“All the causes of inflation will be addressed. Soon, there should be better supply of goods. But we should also ensure that prices are controlled. We should counter hoarding and profiteering, and there should be stricter monitoring of prices to prevent unscrupulous individuals from manipulating the prices of goods,” Legarda said.

Despite assurances from the economic managers, inflation might even worsen due to the impact of Typhoon Ompong on crops and infrastructure, according to Rep. Michael Romero of party-list group 1-Pacman.

“Ompong will have adverse and lingering impact on the supply of rice and vegetables that will cause retail prices to jump yet again this month until October,” Romero said.

He said Ompong damaged crops in rice-producing provinces in the north, where it made landfall, including Isabela and Cagayan, and vegetable farms in Benguet and Mountain Province.

He said the depreciation of the peso against the US dollar would further add to inflation pressures.

Romero urged President Duterte to form a task force that could launch a “coordinated attack on inflation.”

He said the nation could have a bleak Christmas if the continued rise in prices is not arrested.

Anticipating price hikes in provinces devastated by Ompong, Anakpawis Rep. Ariel Casilao asked President Duterte to order a price freeze in these areas.

“The Duterte government should order a price freeze to control prices of basic goods. This will prevent unscrupulous traders from exploiting the situation in typhoon-hit provinces,” he said.

Camarines Sur Rep. Luis Raymund Villafuerte urged the Senate to speed up the approval of the rice tariff bill “to clear the way for more rice imports and pull down the retail cost of the staple by as much as P7 per kilo.”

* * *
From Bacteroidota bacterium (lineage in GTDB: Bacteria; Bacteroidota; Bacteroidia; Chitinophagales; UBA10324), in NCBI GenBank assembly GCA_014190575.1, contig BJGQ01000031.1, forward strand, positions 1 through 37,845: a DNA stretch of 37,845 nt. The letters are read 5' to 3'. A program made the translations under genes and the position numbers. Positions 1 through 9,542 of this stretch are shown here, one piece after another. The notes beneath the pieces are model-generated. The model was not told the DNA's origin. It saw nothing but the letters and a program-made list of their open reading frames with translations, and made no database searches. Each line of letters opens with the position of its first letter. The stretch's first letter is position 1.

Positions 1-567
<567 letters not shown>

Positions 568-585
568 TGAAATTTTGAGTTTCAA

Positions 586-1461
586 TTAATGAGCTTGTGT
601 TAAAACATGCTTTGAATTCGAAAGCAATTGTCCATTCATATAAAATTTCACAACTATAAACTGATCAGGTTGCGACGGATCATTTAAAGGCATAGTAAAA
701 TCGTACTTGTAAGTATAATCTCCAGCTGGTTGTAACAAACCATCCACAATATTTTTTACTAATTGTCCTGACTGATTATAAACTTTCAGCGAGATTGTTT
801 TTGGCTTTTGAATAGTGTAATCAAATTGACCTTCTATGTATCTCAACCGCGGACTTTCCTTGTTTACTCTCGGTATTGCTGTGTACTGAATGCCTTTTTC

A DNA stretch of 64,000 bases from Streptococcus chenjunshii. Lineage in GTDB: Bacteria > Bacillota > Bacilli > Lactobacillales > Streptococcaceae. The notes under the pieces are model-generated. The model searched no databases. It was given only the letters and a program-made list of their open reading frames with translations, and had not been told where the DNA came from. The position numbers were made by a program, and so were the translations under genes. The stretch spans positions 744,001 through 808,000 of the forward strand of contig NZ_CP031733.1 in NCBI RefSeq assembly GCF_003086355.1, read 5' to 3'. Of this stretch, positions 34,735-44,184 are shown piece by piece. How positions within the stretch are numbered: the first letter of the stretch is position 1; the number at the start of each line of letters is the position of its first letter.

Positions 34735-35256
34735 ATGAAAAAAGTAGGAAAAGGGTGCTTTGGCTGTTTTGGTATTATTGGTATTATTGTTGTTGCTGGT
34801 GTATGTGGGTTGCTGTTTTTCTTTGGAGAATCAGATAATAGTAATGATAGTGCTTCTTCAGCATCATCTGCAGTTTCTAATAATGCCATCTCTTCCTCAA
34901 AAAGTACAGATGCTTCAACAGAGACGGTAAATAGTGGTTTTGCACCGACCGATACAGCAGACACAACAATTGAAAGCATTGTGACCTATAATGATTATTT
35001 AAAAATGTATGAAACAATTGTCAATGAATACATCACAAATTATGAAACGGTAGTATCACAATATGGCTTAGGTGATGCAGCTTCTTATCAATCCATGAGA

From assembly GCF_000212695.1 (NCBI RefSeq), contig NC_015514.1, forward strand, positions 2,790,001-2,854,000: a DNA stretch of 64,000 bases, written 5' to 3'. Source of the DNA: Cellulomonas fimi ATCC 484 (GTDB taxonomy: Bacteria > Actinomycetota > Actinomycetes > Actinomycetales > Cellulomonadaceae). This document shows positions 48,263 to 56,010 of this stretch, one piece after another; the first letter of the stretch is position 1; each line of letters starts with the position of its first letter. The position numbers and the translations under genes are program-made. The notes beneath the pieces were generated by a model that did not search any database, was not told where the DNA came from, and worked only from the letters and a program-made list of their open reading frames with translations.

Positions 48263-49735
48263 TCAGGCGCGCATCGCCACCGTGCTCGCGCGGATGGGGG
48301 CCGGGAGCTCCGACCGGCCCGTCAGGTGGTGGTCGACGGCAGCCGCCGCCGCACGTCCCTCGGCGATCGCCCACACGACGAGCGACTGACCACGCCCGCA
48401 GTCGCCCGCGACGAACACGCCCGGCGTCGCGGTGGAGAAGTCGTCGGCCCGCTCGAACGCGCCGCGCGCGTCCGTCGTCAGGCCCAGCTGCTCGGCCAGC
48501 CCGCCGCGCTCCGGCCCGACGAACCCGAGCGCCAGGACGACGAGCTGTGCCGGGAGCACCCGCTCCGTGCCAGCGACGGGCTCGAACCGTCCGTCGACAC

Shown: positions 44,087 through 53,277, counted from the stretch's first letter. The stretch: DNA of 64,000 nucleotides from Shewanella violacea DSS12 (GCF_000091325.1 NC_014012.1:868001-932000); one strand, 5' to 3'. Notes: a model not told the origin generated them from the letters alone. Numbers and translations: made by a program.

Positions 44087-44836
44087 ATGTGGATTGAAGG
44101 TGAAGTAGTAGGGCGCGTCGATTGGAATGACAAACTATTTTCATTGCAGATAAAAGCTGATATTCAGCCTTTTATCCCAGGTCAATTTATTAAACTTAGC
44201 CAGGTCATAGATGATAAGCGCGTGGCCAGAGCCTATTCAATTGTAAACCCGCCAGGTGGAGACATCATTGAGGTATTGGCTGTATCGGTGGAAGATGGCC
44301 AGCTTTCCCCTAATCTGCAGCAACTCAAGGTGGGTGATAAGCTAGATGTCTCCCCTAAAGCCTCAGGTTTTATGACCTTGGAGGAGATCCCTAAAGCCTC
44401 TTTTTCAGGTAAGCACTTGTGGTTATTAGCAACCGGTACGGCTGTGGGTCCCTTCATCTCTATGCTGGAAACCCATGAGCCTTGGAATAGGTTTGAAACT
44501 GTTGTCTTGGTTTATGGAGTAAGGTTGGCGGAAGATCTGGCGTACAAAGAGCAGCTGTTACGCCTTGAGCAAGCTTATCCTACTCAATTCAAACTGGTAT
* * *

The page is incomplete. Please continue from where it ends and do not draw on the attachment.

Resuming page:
He said Congress should support President Duterte’s counter-inflation agenda, which includes replacing volume restrictions on rice importation with tariff.

“Much lower rice prices would ease inflation because rice accounts for a big part of ordinary Filipinos’ food expenses, which consume most of their income,” he said.

He cited a Bangko Sentral ng Pilipinas projection that a rice price reduction could cut inflation by .4 percent.

“Lower prices would benefit farmers, too, as they are also rice consumers. Moreover, farmers would benefit from revenues to be raised from the imposition of tariffs. This would boost their harvest in the long run,” Villafuerte, one of the rice tariff bill’s authors, stressed.

For his part, Davao City Rep. Karlo Nograles called on the NFA to intensify its palay procurement in provinces hit by Omgpong.

“The NFA should buy even the wet produce harvested by farmers because traders would be hesitant to buy it or would get it at lower prices,” he said.

He said the rice agency should increase its buying price from P17 per kilo to P22 so it would be able to compete with traders.

“With buffer stocks down and imported rice not expected to arrive until November, the onus is on the NFA to find and purchase additional rice stocks as soon as possible and at a better price,” Nograles said.